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Work The Hero Overpowering a Lion
Department of Near Eastern Antiquities: Mesopotamia
The Hero Overpowering a Lion
© 2011 Musée du Louvre / Thierry Ollivier
Near Eastern Antiquities
Lion-taming spirits (often identified with the hero Gilgamesh) were part of a complex architectural and decorative system governed by artistic and religious criteria. They symbolized divine and royal power, and the calm strength that emanated from them protected the palace and ensured the continuity of the ruler's power.
A complex architectural system
This figure is a partial reconstruction of a monumental complex, which we know about from the drawings executed by Eugène Flandin in 1844 during the excavation of the entrance of the throne room of the palace of Sargon II. The outside facade of the throne room - facade N - was composed of a frieze, showing a procession of figures, and passageways guarded by colossal spirits: a pair of winged bulls with human heads and a pair of benevolent genies. The central passageway doubled this arrangement: in addition to the bulls in the passageway, there were four others along the wall, their heads turned towards the visitor. Between each pair was a lion-taming spirit: one of these figures was sent to the Louvre by Paul-Émile Botta.
A colossal figure
Measuring over five meters high, the sculpture depicts a figure choking a lion. The spirit or hero overpowering the lion is in a frontal position, which is rare in Assyrian art and used only for creatures playing a magical role. In his right hand he holds a ceremonial weapon with a curved blade, known as a "harpe," which is a royal weapon. He is wearing a short tunic with a large fringed shawl over it, hiding one leg and revealing the other. The eye contact with the visitor has a magical impact. His head is sculpted almost in the round; the eyes, once brightly colored, were meant to mesmerize the visitor. His hair and beard are styled like those of Assyrian dignitaries and the king. The hero is wearing a bracelet with a rosette in the center. Excavations of the tombs of the queens at Nimrud yielded similar bracelets, which were made of gold and inlaid with precious stones to look like petals.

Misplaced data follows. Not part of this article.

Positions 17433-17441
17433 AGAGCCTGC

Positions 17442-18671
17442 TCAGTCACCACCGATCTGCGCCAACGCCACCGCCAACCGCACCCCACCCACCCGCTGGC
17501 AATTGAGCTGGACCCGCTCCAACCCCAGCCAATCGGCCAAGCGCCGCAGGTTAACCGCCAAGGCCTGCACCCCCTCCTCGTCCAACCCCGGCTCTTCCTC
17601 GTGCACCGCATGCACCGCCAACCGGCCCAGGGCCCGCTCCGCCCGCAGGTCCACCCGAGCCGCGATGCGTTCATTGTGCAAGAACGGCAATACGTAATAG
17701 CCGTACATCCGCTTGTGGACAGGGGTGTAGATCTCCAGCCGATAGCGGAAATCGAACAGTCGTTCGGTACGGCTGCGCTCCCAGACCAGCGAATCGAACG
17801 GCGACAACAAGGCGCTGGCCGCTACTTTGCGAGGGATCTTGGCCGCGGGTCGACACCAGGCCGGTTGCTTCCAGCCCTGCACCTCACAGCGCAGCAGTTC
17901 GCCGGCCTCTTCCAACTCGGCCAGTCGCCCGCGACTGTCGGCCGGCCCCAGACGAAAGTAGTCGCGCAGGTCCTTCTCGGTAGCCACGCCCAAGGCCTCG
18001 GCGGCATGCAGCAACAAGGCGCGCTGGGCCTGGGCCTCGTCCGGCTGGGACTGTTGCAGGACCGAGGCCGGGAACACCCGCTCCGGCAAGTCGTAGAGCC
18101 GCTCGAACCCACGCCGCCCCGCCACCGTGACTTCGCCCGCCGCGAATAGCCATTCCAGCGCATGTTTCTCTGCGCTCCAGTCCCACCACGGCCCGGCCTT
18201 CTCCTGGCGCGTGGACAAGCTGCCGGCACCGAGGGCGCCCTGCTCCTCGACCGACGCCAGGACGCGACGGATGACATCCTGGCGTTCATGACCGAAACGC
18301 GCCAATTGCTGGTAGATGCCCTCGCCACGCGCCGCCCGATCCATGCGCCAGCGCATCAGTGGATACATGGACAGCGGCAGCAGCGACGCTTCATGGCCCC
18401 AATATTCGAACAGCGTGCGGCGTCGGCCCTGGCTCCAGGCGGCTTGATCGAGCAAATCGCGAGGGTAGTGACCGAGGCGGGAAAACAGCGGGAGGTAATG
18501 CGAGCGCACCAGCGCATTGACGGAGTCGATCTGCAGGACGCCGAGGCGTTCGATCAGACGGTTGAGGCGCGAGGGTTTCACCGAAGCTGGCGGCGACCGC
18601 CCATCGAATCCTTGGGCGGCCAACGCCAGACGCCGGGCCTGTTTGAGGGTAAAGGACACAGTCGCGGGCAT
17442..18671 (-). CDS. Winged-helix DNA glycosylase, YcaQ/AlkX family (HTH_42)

The lion is lifting its head and baring its teeth. Its muzzle is stylized with a series of radiating folds, which are also found on metal sculptures.
A symbolic representation of royal power
This spirit, often identified with the hero Gilgamesh, who was a legendary figure but also a historical king of Uruk, probably incarnates the omnipotence of kingship: he is effortlessly overpowering a ferocious lion. The contrast between the roaring lion and the hero's imperturbable strength highlights his magical power.
The set of ten bulls and two heroes, a royal heraldic emblem, was specially created for the facade of the throne room in the palace of Sargon II. All these facades, built on the high terrace of the palace overlooking the city, were clearly visible from afar and bore witness to the king's grandeur.
BibliographyBeyer Dominique - Le palais de Sargon II, roi d'Assyrie - Extrait de "Le monde de la bible", n 67, 1990 - Paris : Bayard Presse, 1990 - p. 19 à 21 ; fig. 23
Albenda Pauline - Le palais de Sargon d'Assyrie - Paris : Recherche sur les Civilisations, 1986
The Hero Overpowering a Lion
Neo-Assyrian period, reign of Sargon II (721-705 BC)
Khorsabad, ancient city of Dur Sharrukin, facade N of the throne room of the palace of Sargon II, Assyria (Iraq)
High relief, gypseous alabaster, traces of paint
H. 5.52 m; W. 2.18 m; D. 0.63 m
Excavations by P.E. Botta, 1843-44
Mesopotamia, Assyria. Khorsabad
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